Criteria for Rigor in Visualization Design Study

Criteria screenshot

Abstract

We develop a new perspective on research conducted through visualization design study that emphasizes design as a method of inquiry and the broad range of knowledge-contributions achieved through it as multiple, subjective, and socially constructed. From this interpretivist position we explore the nature of visualization design study and develop six criteria for rigor. We propose that rigor is established and judged according to the extent to which visualization design study research and its reporting are INFORMED, REFLEXIVE, ABUNDANT, PLAUSIBLE, RESONANT, and TRANSPARENT. This perspective and the criteria were constructed through a four-year engagement with the discourse around rigor and the nature of knowledge in social science, information systems, and design. We suggest methods from cognate disciplines that can support visualization researchers in meeting these criteria during the planning, execution, and reporting of design study. Through a series of deliberately provocative questions, we explore implications of this new perspective for design study research in visualization, concluding that as a discipline, visualization is not yet well positioned to embrace, nurture, and fully benefit from a rigorous, interpretivist approach to design study. The perspective and criteria we present are intended to stimulate dialogue and debate around the nature of visualization design study and the broader underpinnings of the discipline.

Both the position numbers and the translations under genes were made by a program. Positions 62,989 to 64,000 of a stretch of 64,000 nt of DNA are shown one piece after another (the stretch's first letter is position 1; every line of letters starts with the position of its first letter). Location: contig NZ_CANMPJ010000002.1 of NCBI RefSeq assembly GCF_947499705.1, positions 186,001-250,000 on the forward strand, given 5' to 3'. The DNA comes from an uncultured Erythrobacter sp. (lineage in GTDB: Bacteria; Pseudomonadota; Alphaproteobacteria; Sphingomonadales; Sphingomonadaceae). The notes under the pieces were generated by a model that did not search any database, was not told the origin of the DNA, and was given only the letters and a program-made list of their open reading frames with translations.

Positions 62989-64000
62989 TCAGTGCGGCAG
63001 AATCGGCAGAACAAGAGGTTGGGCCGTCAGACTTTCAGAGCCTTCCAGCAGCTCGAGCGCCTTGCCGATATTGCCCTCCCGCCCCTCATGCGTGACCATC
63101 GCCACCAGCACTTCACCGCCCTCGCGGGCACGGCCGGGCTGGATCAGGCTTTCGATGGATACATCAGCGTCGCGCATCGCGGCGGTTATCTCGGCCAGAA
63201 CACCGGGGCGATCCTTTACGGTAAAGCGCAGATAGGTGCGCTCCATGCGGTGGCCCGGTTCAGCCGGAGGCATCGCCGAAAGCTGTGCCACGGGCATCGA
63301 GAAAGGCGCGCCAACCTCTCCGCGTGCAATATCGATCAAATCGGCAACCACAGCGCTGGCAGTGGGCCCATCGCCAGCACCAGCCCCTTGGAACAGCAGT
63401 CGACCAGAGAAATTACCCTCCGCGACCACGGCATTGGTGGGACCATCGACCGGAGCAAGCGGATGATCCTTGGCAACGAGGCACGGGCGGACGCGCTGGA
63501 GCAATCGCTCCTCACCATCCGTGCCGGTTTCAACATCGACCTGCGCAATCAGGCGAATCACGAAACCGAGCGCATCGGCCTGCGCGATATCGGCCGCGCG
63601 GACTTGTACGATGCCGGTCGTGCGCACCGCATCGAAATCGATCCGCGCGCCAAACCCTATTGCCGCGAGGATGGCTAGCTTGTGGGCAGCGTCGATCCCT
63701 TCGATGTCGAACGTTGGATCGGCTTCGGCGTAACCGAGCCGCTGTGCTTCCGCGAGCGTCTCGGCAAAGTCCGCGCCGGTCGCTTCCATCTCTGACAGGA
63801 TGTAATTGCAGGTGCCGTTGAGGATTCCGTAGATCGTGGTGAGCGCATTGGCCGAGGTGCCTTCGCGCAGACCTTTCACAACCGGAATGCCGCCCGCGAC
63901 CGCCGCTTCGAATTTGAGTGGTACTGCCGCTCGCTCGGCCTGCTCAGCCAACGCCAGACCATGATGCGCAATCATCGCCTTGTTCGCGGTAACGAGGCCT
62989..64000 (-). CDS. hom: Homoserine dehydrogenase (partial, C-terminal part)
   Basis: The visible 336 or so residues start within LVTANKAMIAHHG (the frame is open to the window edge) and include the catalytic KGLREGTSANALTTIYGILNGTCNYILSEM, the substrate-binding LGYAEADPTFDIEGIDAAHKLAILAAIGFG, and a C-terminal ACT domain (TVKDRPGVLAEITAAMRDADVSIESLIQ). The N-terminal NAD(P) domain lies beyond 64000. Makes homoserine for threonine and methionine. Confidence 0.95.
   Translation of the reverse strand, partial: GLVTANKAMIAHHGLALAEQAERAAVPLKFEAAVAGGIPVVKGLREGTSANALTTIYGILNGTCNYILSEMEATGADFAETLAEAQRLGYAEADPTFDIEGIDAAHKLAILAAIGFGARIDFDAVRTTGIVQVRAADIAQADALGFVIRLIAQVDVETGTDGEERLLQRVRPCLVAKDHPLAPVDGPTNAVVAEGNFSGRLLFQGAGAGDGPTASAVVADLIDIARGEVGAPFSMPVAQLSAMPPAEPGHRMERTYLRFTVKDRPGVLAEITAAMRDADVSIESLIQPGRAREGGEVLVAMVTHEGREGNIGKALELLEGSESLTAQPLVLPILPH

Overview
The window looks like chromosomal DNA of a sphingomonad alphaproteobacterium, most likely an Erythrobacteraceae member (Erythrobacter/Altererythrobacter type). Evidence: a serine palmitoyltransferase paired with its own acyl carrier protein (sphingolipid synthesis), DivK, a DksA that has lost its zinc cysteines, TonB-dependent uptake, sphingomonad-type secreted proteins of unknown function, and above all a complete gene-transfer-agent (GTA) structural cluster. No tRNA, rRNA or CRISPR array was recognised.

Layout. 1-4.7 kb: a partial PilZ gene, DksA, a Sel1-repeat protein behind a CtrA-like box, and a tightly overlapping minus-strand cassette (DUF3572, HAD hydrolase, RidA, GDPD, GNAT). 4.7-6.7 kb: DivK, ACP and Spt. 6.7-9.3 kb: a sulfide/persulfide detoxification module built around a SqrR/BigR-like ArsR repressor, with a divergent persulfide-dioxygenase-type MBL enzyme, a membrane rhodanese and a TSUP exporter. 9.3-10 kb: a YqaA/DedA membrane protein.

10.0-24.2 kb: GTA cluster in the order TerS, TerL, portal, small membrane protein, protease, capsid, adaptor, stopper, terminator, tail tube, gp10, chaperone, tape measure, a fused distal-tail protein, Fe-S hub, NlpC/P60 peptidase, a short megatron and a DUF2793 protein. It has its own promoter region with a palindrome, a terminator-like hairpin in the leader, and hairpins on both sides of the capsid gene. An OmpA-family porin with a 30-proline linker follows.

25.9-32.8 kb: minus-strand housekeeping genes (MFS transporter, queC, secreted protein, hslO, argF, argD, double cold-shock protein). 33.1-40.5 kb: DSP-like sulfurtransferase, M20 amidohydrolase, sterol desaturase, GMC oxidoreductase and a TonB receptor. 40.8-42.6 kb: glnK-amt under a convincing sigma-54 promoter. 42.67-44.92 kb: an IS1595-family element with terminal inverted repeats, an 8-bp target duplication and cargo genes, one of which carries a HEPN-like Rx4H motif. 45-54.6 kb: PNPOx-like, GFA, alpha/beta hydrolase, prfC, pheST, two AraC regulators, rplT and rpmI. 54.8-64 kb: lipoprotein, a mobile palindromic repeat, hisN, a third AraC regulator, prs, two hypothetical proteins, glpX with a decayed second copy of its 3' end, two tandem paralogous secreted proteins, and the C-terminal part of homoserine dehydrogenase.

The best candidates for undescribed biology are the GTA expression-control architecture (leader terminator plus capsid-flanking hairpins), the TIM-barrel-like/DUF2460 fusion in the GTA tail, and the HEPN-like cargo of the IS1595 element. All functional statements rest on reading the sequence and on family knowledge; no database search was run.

Citation

Miriah Meyer, Jason Dykes
Criteria for Rigor in Visualization Design Study
IEEE Transactions on Visualization and Computer Graphics (InfoVis '19) (to appear), doi:10.1109/TVCG.2019.2934539, 2019.

BibTeX

@article{2019_infovis_criteria,
  title = {Criteria for Rigor in Visualization Design Study},
  author = {Miriah Meyer and Jason Dykes},
  journal = {IEEE Transactions on Visualization and Computer Graphics (InfoVis '19) (to appear)},
  doi = {10.1109/TVCG.2019.2934539},
  year = {2019}
}

Acknowledgements

This work has been informed by lengthy and active discussions with many colleagues in numerous places over a long period. In particular we would like to thank Nina McCurdy and Jonas Löwgren for deeply influential contributions to our thinking. We also thank Geraldine Fitzpatrick, Ethan Kerzner, Alex Lex, Julienne Meyer, Torsten Möller, Michael Sedlmair, Brett Smith, Jason Wiese, Jo Wood and four engaged and widely informed reviewers for provocative critical conversations.